To the extent that any of the Parties may in any jurisdiction claim for itself… immunity from service of process, suit, jurisdiction, arbitration…or other legal or juridical process or other remedy…, such Party hereby irrevocably and unconditionally agrees not to claim and hereby irrevocably and unconditionally waives any such immunity to the fullest extent permitted by the laws of such jurisdiction.

In any case, the Court of Appeal held that the Act of State doctrine did not apply because the dispute was in fact private in nature where private law remedies were sought.

In determining whether a Singapore court had the power to grant the injunction, the Court of Appeal held that it had the power to do so pursuant to section 12A(4) of the IAA and considered that certain contractual rights could be regarded as an ‘asset’ for the purposes of a preservation order under that section. These contractual rights would be those which lend themselves to being preserved, or those that, if lost, would not be adequately remedied by an award of damages. If there were other reasonably available alternatives for securing the evidence or asset, then it could not be said that the order was necessary.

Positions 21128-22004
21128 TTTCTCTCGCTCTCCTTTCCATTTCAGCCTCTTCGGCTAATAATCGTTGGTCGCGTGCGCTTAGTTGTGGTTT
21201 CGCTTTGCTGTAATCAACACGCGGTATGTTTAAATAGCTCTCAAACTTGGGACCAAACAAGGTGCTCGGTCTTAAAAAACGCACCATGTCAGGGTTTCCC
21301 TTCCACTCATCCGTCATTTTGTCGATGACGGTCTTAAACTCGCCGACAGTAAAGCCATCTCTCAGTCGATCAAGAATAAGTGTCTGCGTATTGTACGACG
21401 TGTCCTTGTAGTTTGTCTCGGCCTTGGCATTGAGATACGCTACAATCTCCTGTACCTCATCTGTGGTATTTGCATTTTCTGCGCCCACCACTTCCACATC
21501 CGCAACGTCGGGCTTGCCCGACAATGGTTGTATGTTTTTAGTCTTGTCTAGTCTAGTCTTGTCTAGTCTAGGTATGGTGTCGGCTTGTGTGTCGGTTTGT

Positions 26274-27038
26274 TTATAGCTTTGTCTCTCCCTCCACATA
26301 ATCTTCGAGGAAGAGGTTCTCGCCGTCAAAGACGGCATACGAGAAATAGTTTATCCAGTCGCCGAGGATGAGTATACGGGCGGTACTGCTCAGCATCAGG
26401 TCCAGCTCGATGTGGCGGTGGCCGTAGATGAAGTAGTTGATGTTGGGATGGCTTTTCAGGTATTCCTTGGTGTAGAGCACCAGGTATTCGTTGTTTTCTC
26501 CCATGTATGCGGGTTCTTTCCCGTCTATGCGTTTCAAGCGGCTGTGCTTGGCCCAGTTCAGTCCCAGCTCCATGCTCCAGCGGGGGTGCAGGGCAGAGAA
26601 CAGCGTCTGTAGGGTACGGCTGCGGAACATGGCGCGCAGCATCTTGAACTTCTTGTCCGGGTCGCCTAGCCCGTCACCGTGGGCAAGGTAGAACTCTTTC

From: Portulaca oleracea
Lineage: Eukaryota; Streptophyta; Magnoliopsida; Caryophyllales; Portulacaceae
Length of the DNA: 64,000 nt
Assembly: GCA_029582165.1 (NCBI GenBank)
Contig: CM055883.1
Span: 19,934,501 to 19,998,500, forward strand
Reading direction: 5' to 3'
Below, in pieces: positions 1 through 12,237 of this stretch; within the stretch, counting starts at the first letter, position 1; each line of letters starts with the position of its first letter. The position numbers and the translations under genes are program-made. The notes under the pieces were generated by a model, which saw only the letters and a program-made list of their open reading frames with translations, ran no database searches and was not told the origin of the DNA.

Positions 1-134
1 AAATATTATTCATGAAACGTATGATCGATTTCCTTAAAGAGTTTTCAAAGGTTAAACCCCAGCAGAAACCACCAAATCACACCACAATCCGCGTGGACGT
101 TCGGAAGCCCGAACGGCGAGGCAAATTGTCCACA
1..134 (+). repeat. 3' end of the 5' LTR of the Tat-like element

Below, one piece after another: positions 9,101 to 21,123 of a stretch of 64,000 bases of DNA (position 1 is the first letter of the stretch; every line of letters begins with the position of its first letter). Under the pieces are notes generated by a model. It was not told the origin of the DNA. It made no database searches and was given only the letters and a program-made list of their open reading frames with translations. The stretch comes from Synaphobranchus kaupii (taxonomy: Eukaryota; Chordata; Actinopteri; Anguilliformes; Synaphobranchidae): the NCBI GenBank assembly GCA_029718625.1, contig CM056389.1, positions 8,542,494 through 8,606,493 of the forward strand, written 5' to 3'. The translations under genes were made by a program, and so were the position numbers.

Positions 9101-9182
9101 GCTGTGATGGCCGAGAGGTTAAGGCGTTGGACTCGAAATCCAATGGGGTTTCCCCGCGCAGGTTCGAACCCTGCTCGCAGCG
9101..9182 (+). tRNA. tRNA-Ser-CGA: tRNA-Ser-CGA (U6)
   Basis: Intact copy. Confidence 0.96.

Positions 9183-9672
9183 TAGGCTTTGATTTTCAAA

GMR had argued that the injunction was necessary to preserve the following contractual rights under the concession agreement which it asserted were ‘assets’ for the purposes of section 12A(4) of the IAA:

  • the right to be served a proper termination notice;
  • the right to have any dispute resolved by an arbitral tribunal before the contractual entitlements were destroyed; and
  • GMR’s interest in the land on which the airport was situated.

The Court of Appeal held that only the interest in land was a right which, if infringed, could not be remedied by an award of damages and could be considered an ‘asset’ for the purposes of section 12A(4) of the IAA as the concession agreement granted GMR a sublease with the ‘exclusive right to occupy, use and peacefully enjoy the site’ for a term of 25 years.

However, the Court of Appeal held that the balance of convenience did not favour an injunction being granted. It held that damages would have been an adequate remedy for the Maldives government’s alleged breaches of the concession agreement, and that it was not practical to grant an injunction because the wide scope of the injunction meant that the parties were likely to repeatedly seek directions from a Singapore court on whether a particular act did or did not contravene the injunction. Further, the injunction could not be practically obeyed due to the breadth of the terms and the restrictions imposed on the Maldives government’s state functions in operating the airport.